Few events in recent years have also angered Democrats as much as the decision by Senate Majority Leader Mitch McConnell, R-Ky., to deny a hearing in 2016 for President Barack Obama's Supreme Court nominee, Merrick Garland - a move that paved the way for Trump to appoint Justice Neil Gorsuch to the high court and ensure a narrow conservative majority.

The idea of adding justices to the Supreme Court - "court packing" - has carried a negative connotation since President Franklin D. Roosevelt sought to expand the court in the late 1930s. Roosevelt hit a political wall and suffered one of his most resounding political defeats on the issue. That some Democrats are willing to reconsider the idea is perhaps a testament to their frustration.

Other ideas abound, such as lowering the voting age to 16, a proposal supported by Rep. Tulsi Gabbard, D-Hawaii, among others.

Former senator Byron Dorgan, D-N.D., said it was natural that the discussion among Democrats had taken this turn.

"It's not surprising when two of the last five presidential elections gave the presidency to someone who received fewer votes than the opponent," said Dorgan, now a senior fellow at the Bipartisan Policy Center. "It's not surprising someone would say, 'Let's take a look at this.' "

Dorgan warned, however, that too much focus on improbable structural changes could siphon attention from Democrats' more powerful messages on issues such as health care and wages, which matter much more to voters.

"I don't think we're going to change the electoral college. I don't think we're going to pack the courts. That's not going to happen," Dorgan said. "So it's interesting to hear the discussion, but I think it detracts from the message that matters most."

Former Senate majority leader Thomas Daschle, D-S.D., agreed the message carries risks.

"I think President Trump is going to take full advantage of these ideas as examples of being too far to the left and being too far out of the mainstream," Daschle said. "Ironically, him making that charge would be - interesting. But that's always the danger."

Trump is already pushing back, accusing Democrats of attempting to rig the system in their favor. The president, who is proud of his installation of two conservative Supreme Court justices, has attacked, in particular, the notion of expanding the court. Rubio, joined by 12 other Republicans, introduced a constitutional amendment last month to prevent that.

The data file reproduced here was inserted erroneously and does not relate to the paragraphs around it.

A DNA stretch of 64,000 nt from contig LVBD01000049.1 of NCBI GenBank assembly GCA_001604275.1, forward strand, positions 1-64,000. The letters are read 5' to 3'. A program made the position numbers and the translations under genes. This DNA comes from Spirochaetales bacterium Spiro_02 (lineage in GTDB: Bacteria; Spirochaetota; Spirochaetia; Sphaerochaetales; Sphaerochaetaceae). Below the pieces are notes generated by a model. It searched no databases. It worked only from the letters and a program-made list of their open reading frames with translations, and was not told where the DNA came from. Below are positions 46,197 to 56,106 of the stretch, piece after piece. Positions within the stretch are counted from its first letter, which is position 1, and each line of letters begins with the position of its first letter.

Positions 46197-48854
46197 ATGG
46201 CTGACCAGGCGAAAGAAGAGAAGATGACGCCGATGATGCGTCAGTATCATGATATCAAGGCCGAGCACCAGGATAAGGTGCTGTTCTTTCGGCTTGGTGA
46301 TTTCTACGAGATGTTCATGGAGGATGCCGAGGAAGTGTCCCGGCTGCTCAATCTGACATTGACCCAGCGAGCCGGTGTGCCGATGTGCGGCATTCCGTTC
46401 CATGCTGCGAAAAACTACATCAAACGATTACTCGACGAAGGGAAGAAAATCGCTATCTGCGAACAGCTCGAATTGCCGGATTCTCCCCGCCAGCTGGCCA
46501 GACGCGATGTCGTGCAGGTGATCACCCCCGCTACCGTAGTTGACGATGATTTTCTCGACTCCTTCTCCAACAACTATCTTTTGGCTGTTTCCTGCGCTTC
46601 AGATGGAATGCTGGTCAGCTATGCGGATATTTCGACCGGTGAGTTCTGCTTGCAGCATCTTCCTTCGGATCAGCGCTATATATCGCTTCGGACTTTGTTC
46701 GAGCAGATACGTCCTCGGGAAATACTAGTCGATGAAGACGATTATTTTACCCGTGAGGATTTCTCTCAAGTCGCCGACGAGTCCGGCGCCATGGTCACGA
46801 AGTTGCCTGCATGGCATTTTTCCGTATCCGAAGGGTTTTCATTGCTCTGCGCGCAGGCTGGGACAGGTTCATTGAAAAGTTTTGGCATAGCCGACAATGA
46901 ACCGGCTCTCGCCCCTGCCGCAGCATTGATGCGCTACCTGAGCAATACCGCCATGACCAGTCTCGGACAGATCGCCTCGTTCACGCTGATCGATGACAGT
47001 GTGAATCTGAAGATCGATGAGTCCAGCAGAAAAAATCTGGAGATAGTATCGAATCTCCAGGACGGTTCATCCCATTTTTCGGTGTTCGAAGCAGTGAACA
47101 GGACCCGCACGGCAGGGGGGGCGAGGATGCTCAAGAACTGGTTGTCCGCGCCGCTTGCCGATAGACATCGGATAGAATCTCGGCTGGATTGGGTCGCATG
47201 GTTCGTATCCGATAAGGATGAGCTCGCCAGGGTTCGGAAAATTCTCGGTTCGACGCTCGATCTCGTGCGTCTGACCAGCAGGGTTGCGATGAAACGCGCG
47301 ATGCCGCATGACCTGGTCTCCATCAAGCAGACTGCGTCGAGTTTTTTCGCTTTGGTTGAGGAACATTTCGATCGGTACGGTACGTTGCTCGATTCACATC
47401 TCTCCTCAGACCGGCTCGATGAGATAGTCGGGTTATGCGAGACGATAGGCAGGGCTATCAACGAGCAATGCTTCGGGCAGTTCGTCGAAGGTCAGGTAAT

"The only reason they're doing that is they want to try to catch up," Trump told reporters last month. "So if they can't catch up through the ballot box by winning an election, they want to try doing it in a different way."

Some of the Democrats highlighting new proposals are also voicing caution, caught in the middle of an impassioned Democratic base, a broader electorate focused on bread-and-butter issues and a need to govern and set priorities if they win.

Some of the senators running for president, for example, are treading carefully with the push to end the legislative filibuster, which requires at least 60 Senate votes for most major bills to pass. Some liberals contend that the filibuster makes it too difficult to pass progressive laws, but many senators from both parties view it as important to preserve the rights of the minority.

In Ankeny, Iowa, in late February, a man asked Sen. Kamala Harris, D-Calif., to imagine a "very simple" hypothetical: She wins the presidency in 2020 and Democrats take control of both houses of Congress. Would she want to abolish the filibuster?

"Let's change the subject," said Harris, laughing. "I'm conflicted, to be honest with you."

She's not the only one. Some Democrats warn structural changes made by Democrats could benefit Republicans if the landscape shifts. If they did somehow add seats to the Supreme Court and fill them, for example, Republicans could presumably do the same when in power.

Democrats say these changes are not partisan grabs but necessary fixes for a broken democracy, echoing an argument made by Republicans in the past. Some Republicans have previously gone so far as to push for a constitutional convention to rewrite the nation's founding document.

In 2016, the GOP platform advocated for five constitutional amendments, according to a study by the National Constitution Center: banning abortion, balancing the budget, imposing congressional term limits, letting states define marriage and allowing parents to dictate their children's education.

Democrats also proposed changes that year - one to guarantee women's equality and another to regulate campaign contributions.

This article was written by Chelsea Janes, a reporter for The Washington Post.